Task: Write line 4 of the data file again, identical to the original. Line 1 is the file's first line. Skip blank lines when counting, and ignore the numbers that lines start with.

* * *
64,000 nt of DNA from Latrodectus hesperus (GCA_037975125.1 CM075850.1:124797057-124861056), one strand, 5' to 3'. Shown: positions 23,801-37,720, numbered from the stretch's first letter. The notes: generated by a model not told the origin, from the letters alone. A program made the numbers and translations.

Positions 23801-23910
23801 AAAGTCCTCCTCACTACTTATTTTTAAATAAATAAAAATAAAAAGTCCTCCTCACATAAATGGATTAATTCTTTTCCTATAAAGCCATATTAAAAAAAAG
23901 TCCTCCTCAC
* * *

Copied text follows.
23901 TCCTCCTCAC